HESA’s latest open data staff release is likely to send shockwaves across the sector. But it shouldn’t.
Opening up much of the old, charged-for, HESA Staff Record gives us a sobering insight into the poor salary and promotions deal women get from HE.
Nothing has changed
On average, in any institution, 2.5 times more men than women were on academic contracts worth more than £60,410 in 2017-18. And, again in any given institution, there were 2.9 times more men than women on a professorial contract.
There’s no need here to rehearse arguments explaining why this is unfair. It should be clear to anyone looking at this graph that this state of affairs is indefensible. Even if you insist on arguing about career breaks and family responsibilities – as if men are not equally able to juggle a career, a family, and caring for relative – these numbers are an embarrassment to the sector.
I’ve plotted a 45 degree angle in pale grey to let you see quite how bad things are as you use the filters to zero in on any aspect of the data. I’ve also included the usual highlighter and group/region filters at the bottom of the graph.
There’s an easier way to examine these trends by institution, should you wish to hold your own employer to account.
There’s surely many more of these to detonate over the coming weeks – HESA has provided data by cost centre as well as by institution, and it is possible to look at salary differential across a range of characteristics – ethnicity, disability, age group. There’s data on contractual types – including zero hour contracts, though the latter is not available by institution. The data, in the main, goes back four years (I’ve only plotted the most recent two above).
Remain and leave
I could easily have spent all day visualising this data, and I am sure I’ll do more in the future. But one other aspect of this release did catch my eye.
I’ve long been fascinated by the rates by which staff enter and leave institutions – both in absolute terms (is a provider growing or shrinking its workforce?) and as an insight into the kind of “churn” that short term contracts, or poor staff morale, can cause.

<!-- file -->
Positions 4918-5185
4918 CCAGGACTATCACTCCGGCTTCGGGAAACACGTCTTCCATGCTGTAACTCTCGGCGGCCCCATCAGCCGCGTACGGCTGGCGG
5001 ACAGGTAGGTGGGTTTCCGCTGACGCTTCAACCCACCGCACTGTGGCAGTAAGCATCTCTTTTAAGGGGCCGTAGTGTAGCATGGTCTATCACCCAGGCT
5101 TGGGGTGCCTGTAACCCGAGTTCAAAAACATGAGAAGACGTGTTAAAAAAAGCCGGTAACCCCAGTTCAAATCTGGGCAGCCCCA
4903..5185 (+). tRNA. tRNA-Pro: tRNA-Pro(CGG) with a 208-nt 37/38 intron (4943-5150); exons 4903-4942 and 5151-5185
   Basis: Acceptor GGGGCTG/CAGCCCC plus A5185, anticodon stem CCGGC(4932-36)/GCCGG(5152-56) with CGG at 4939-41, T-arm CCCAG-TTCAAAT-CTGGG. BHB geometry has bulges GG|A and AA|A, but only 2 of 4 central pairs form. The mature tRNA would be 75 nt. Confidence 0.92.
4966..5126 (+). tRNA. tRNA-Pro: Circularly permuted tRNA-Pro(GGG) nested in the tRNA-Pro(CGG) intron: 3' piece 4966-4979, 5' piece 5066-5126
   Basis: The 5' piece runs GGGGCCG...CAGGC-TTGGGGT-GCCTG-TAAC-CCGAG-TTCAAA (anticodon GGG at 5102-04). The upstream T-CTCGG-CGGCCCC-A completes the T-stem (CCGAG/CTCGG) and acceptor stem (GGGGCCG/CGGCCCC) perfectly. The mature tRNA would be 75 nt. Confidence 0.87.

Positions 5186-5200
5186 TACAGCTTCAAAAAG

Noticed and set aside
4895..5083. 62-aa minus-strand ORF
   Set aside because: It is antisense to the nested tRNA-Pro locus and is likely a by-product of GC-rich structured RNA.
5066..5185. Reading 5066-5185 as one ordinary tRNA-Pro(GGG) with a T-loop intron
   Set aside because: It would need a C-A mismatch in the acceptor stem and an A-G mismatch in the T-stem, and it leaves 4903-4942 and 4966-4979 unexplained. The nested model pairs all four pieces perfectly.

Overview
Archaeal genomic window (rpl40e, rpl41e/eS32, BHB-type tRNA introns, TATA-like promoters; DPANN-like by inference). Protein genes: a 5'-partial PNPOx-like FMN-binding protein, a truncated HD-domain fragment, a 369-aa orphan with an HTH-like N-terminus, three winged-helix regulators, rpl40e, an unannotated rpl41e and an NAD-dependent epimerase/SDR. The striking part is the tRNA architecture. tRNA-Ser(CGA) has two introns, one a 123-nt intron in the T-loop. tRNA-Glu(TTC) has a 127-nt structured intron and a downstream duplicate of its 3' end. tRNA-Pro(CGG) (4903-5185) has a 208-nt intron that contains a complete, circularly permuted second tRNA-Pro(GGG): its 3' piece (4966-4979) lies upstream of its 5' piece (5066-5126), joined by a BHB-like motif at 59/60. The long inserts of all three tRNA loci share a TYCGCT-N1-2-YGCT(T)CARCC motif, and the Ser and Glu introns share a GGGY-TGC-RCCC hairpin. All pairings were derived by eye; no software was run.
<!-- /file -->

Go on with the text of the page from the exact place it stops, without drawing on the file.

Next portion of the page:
This is the first time I’ve even seen data like this so I went a bit overboard and built a dashboard (I’d strongly recommend viewing the full screen in another tab, and using a decent-sized monitor).
The main graph is sorted by the overall increase in academic staff numbers minus the decrease for the most recent year (though you can select any year) – with the colours showing full- and part-time staff. Mouse over the graph or use the highlighter to find an institution (you may need to scroll along using the scroll bar at the bottom), and click on it to see further detail on the change over the full four years of data and the total size of the institutional academic workforce in each of those years.
A wider bar on the main graph usually relates to a larger institution, but a wider bar on a small institution indicates a significant level of churn – something that HR managers will already be aware of and concerned about.
Large orange bars show a large number of staff entering or leaving an institution who have a part time contracts – there are a few institutions that have recently taken on a lot of part-time staff. In general, you can see that overall large numbers part-time staff tend to mean a large annual entry and leave rate of part-time staff.
HESA has provided a fascinating table that details what kind of employment staff come from when they enter the sector, and where they go when they leave. We don’t get these by institution or cost centre, but even at a sector level there is a lot to grab our attention. I was struck that nearly as many UK-domiciled academic staff leave the sector entirely as move to another UK HE institution – for early career academics (26-30) the number leaving the sector is substantially larger than those remaining in it.